While drink-led pubs benefited from the football event with sales up 2.4 per cent, restaurants recorded flat sales and pub restaurants even saw a drop compared to the same month last year.
“The World Cup may have helped drink sales in pubs, but it did little for the eating out market,” said Peter Martin of CGA Peach.
“Overall, drink-led managed pubs saw like-for-like sales up 2.4 per cent on June last year, with drink sales ahead 2.8 per cent and food essentially flat. The biggest boost came in the week of England’s first match, when LFLs in drink-led pubs and bars were up 10.9 per cent. The following week, LFLs were ahead 3.7 per cent.
“But after England’s exit the effect was lost and the market fell back more into balance. During those first two World Cup weeks, restaurant chains had seen sales down between 3 per cent and 5 per cent. Across the month as a whole, branded restaurants LFLs were flat, with pub restaurants down on last June. The truth is that while big set-piece events like the World Cup may boost part of the market, the overall effect on eating and drinking out is much more muted,” he added.
London saw better trading than the regions, with sales up 1.6 per cent, while outside the M25 like-for-likes were down 0.3 per cent on last June. Total sales, including the impact of new openings, were ahead 3.1 per cent across the country.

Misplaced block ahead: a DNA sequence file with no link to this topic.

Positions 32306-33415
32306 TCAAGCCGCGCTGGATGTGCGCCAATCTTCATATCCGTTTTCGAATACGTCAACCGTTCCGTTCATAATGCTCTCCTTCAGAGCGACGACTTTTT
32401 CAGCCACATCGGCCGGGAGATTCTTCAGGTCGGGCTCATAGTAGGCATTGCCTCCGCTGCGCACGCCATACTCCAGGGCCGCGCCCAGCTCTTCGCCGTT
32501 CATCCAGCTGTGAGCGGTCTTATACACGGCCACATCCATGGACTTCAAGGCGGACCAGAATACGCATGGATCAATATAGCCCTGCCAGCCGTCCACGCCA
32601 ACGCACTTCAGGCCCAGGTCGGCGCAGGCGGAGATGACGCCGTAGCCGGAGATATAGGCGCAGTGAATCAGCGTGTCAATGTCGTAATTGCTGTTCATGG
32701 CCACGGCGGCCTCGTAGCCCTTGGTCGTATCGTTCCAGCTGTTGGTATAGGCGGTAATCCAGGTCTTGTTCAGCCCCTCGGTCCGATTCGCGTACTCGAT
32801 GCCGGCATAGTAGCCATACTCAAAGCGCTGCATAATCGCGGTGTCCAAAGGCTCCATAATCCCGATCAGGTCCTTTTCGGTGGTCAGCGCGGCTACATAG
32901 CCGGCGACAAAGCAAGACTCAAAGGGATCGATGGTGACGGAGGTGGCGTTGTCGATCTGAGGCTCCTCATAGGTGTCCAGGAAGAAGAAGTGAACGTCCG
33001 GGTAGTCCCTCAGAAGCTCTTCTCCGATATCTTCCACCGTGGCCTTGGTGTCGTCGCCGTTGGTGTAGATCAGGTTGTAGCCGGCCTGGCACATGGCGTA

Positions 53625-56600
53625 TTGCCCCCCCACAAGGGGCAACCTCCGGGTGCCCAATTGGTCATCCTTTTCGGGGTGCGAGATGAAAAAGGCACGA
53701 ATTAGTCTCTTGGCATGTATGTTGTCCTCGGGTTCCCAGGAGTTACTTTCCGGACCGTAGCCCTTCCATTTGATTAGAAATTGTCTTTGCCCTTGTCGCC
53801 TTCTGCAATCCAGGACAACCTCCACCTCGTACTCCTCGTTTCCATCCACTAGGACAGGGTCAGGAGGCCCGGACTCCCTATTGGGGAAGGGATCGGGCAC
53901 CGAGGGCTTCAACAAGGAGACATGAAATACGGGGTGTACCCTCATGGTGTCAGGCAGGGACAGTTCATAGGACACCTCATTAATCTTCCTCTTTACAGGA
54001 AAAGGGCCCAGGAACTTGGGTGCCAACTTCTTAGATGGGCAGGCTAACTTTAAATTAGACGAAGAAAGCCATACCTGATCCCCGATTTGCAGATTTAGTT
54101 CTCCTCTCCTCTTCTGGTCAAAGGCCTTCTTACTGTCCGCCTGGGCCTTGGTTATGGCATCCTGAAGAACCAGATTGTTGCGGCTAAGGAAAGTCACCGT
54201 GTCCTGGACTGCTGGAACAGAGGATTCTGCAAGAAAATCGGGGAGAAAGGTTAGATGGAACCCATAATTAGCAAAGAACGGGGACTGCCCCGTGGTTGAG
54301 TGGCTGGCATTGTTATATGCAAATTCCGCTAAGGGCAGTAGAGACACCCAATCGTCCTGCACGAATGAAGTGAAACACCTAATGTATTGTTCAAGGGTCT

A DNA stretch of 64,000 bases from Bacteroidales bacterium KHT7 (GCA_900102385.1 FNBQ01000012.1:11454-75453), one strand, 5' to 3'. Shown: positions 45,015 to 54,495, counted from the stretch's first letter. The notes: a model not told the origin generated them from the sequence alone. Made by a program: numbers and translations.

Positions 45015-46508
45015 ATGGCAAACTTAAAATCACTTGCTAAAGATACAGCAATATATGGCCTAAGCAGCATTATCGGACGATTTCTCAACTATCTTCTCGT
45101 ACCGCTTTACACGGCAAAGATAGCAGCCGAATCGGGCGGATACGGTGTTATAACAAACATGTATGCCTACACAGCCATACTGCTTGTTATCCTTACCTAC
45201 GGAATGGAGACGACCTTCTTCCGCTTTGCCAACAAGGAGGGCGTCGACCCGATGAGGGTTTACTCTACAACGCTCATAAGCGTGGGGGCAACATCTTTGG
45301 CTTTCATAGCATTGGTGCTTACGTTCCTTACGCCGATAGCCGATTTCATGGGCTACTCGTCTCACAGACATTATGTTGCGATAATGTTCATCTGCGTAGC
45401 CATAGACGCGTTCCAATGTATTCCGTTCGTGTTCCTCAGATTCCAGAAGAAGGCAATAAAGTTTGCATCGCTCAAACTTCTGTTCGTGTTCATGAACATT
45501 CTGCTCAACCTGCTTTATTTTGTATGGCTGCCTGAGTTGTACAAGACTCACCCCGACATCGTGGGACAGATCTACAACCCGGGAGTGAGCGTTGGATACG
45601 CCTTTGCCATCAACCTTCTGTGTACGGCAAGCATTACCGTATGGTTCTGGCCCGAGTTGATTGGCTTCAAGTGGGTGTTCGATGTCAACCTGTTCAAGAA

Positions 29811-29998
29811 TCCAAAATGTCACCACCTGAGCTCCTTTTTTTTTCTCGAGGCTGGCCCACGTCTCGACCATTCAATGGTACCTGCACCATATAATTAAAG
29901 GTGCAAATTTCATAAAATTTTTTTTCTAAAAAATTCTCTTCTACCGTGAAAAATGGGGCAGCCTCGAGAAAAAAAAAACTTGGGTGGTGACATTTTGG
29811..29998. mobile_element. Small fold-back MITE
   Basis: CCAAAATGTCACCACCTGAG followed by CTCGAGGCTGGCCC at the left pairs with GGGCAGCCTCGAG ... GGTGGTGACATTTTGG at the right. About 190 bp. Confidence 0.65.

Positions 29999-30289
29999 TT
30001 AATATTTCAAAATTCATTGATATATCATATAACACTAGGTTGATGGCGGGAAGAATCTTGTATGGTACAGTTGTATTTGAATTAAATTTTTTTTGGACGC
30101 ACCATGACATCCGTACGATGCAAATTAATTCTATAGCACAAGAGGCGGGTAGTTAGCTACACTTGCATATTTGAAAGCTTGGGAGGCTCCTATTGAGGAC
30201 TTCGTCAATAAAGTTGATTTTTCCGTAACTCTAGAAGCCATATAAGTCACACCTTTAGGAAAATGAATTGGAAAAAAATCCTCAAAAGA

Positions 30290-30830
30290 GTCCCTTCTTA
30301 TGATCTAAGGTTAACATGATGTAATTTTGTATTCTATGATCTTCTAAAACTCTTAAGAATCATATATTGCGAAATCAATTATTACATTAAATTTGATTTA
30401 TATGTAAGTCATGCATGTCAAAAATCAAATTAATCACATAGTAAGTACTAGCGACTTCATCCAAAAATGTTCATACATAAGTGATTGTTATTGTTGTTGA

“Despite the distortion of the World Cup, the 0.4 per cent like-for-like growth for June is still an improvement on the 0.2 per cent growth seen in May, and that result means that he 28 companies now contributing to the Tracker have collectively seen positive like-for-like sales for each of the past 15 months. Growth may not be exceptional but it is steady,” pointed out Martin.
For the 12 months to the end of June, year-on-year like-for-like sales were up 2.7 per cent, with total sales up 5.4 per cent.
Mark Sheehan, managing director of Coffer Corporate Leisure, said: “These results are positive, especially considering the eating-out market had to contend with sport on television every night from June 13 onwards. While pubs had a short-term boost from England’s brief appearance, for them too it was a challenging month.”
Paul Newman, head of leisure and hospitality at Baker Tilly, added: “With the World Cup distorting June’s like for likes, it is difficult to make broader longer-term comparisons. It is no surprise however, that wet-led establishments benefited from the tournament more than restaurant chains thanks to the peak-hour friendly kick off times during its early stages.”
Pubs across the country recorded a £116m sales boost during the World Cup, according to research released on 11 July by vouchercodes.co.uk.